Isolated because excluded: when we are the virus.


The situation we are experiencing in these days following the stringent restrictions to limit the spread of the coronavirus, leads us to reflect on the words that are used on various newspaper headlines, which are not already known.

Isolation, for example.

Because they are telling us from all sides, we have to isolate ourselves, stay home. Media campaigns are starting

For several years we have been dealing with disseminating information and implementing projects on the issues of inclusion and accessibility.
For this reason, isolation is a term that belongs to us for a long time.
Sensory disabled people are isolated much more often than you think, even among people.

Isolated because excluded.

A person with hearing difficulties feels excluded when in a group of friends everyone talks at the same time, perhaps not allowing to read the lip.
She/He feels excluded when the music in the room, in the bar is loud enough to completely eliminate the sound of human voices.
She/He feels excluded when the film is not subtitled.
She/He feels excluded when audio conferences are made at work.
She/He feels left out when the conference presenter does not use the microphone.

To exclude is to isolate.

A person with visual impairments feels excluded when the group of friends decides to be in a place that cannot be reached by public transport, when choosing a restaurant lit only by candles, when the conference presentation is full of texts written in small print or with little contrast.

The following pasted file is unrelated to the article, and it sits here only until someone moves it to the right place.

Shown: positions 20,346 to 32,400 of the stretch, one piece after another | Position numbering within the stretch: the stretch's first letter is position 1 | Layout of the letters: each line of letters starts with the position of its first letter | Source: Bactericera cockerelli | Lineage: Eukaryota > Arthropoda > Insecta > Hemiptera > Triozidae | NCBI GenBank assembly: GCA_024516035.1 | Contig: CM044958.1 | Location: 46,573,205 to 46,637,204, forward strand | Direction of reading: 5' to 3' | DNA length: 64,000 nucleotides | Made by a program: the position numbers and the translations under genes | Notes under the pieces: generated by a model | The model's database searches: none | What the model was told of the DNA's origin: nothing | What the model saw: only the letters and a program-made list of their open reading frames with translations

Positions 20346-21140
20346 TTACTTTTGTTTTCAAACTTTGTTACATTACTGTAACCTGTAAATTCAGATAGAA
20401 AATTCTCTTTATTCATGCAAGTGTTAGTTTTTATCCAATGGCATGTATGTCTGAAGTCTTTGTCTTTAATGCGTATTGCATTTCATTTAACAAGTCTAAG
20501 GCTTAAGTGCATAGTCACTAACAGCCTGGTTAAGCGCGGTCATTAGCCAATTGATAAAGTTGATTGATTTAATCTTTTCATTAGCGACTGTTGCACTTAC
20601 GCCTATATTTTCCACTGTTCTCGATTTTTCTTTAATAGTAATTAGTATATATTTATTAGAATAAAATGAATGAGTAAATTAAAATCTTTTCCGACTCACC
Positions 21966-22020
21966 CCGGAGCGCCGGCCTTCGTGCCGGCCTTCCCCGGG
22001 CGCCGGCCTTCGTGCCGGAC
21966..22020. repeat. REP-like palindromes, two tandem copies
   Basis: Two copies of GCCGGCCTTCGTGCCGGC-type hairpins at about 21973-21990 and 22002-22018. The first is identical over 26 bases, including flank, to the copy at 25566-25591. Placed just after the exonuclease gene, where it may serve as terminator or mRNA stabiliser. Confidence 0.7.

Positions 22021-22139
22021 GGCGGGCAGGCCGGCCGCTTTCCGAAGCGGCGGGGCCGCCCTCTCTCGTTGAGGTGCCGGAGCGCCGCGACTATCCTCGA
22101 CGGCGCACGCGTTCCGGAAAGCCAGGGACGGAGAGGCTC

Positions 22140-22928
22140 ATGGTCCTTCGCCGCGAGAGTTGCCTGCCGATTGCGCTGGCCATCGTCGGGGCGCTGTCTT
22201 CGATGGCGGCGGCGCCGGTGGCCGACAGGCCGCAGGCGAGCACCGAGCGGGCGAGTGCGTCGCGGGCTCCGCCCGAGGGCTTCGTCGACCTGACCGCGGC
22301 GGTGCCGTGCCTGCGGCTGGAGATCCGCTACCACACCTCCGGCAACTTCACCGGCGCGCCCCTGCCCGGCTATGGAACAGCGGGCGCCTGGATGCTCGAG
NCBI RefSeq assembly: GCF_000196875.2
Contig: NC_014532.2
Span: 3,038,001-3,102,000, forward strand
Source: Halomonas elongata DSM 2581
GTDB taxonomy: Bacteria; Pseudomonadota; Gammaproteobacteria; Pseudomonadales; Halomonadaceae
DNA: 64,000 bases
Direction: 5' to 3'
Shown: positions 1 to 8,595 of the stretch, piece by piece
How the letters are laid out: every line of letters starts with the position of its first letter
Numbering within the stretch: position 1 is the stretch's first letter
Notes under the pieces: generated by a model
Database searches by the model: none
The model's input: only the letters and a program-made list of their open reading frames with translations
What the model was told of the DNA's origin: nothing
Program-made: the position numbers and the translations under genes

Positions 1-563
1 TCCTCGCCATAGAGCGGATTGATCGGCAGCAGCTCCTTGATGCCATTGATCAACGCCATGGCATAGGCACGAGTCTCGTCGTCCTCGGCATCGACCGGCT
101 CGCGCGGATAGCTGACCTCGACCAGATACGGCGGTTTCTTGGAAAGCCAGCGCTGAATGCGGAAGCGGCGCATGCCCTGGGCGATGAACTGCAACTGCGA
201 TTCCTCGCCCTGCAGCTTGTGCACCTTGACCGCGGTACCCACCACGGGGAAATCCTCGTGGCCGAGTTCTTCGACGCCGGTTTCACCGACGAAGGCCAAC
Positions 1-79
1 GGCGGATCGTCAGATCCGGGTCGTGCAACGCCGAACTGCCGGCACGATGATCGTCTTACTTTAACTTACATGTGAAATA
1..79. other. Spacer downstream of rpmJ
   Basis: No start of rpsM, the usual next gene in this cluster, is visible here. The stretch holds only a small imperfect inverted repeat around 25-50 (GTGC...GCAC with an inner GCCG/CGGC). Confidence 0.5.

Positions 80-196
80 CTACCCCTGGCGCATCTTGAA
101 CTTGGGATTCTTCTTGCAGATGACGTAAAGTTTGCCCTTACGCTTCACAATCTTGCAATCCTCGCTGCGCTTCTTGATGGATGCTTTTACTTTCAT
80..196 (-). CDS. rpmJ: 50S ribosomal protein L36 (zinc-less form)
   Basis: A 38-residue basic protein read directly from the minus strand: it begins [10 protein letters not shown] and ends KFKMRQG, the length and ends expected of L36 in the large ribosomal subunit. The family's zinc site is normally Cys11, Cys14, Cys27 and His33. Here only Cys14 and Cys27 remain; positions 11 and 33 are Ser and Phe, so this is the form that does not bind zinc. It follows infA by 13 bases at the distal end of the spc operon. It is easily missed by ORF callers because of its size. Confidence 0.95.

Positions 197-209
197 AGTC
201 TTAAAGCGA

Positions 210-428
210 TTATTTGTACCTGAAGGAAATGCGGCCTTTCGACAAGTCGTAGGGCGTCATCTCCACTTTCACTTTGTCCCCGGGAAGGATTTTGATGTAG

To exclude is to isolate.

Now think of a person who has Usher Syndrome, and therefore the situations described above live them all.
And in this case 1 + 1 does not make 2. It is 3, because in a conversation even with two the deafblind does not hear the voice well and does not see the lip if the light conditions are not good.
It is very easy for this person to choose to stay at home rather than to feel isolated among “friends”

.It is very easy that this person is even unable to reach the meeting place independently.

And this applies to many blind, partially sighted, hearing impaired or deafblind people.

Not to mention all those who have difficulty walking and who have to face architectural barriers as well as social ones.
And then, quarantine or not, there are people excluded and isolated because of not their disability, but the attention that others have towards them.
Some disabilities would not even be considered as such if the information and places were totally accessible.
Because it is true that it takes an extra effort to include, but now that you too have tried and are feeling how hard it is to feel isolated, alone, maybe that effort, you will learn to do it.

If we are the exclusion virus, the vaccine already exists is called inclusion.

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